Books by Abadzis, Nick

Abadzis, Nick. Laika. New York: First Second, 2007. ISBN 978-1-59643-101-0.
The first living creature to orbit the Earth (apart, perhaps, from bacterial stowaways aboard Sputnik 1) was a tough, even-tempered, former stray dog from the streets of Moscow, named Kudryavka (Little Curly), who was renamed Laika (Barker) shortly before being sent on a one-way mission largely motivated by propaganda concerns and with only the most rudimentary biomedical monitoring in a slapdash capsule thrown together in less than a month.

This comic book (or graphic novel, if you prefer) tells the story through parallel narratives of the lives of Sergei Korolev, a former inmate of Stalin's gulag in Siberia who rose to be Chief Designer of the Soviet space program, and Kudryavka, a female part-Samoyed stray who was captured and consigned to the animal research section of the Soviet Institute of Aviation Medicine (IMBP). While obviously part of the story is fictionalised, for example Kudryavka's origin and life on the street, those parts of the narrative which are recorded in history are presented with scrupulous attention to detail. The author goes so far as to show the Moon in the correct phase in events whose dates are known precisely (although he does admit frankly to playing fast and loose with the time of moonrise and moonset for dramatic effect). This is a story of survival, destiny, ambition, love, trust, betrayal, empathy, cruelty, and politics, for which the graphic format works superbly—often telling the story entirely without words. For decades Soviet propaganda spread deception and confusion about Laika's fate. It was only in 2002 that Russian sources became available which revealed what actually happened, and the account here presents the contemporary consensus based upon that information.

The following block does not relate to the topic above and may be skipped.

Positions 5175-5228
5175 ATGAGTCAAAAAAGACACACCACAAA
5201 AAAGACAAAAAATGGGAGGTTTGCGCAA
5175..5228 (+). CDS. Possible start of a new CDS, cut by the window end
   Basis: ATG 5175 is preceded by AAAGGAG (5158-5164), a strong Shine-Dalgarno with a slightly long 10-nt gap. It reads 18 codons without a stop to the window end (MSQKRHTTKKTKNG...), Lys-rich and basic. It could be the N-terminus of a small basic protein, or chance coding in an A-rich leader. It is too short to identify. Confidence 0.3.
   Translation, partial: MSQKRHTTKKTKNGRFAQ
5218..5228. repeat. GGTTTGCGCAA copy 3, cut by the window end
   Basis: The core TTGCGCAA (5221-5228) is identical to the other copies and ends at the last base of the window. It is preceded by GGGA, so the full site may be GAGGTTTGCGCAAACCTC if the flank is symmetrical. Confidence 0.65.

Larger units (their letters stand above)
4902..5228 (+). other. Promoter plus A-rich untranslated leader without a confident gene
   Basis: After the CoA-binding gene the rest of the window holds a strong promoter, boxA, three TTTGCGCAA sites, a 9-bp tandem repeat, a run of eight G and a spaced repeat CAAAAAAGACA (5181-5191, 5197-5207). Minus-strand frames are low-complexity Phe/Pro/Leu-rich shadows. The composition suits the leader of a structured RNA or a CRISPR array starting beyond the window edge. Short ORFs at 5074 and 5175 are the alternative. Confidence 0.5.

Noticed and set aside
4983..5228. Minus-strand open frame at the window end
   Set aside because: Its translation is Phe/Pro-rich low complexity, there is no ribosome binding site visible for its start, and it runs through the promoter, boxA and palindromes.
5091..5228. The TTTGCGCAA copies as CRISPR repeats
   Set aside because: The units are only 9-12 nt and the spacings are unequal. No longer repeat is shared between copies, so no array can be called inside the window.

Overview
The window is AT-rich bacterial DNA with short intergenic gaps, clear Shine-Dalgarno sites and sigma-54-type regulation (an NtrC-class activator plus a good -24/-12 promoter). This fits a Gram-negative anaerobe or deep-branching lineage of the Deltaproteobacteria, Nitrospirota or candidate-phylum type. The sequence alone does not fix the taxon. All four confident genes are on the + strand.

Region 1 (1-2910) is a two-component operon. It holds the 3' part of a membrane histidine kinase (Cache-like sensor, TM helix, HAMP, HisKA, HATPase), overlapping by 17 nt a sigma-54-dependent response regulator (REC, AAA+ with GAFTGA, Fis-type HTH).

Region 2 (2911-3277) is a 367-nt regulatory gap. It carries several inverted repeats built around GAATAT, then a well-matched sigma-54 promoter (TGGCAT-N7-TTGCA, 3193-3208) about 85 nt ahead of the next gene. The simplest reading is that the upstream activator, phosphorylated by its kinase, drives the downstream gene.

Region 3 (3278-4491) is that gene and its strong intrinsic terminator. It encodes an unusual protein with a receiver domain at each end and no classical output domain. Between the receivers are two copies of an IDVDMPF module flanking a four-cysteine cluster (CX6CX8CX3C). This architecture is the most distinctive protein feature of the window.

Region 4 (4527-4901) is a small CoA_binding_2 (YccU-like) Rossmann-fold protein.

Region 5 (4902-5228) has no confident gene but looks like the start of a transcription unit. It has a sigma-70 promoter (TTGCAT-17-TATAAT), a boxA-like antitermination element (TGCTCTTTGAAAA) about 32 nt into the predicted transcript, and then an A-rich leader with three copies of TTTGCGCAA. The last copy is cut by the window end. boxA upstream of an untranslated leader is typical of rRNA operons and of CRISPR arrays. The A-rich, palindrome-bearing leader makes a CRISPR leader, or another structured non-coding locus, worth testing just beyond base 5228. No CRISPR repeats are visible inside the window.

March 2008 Permalink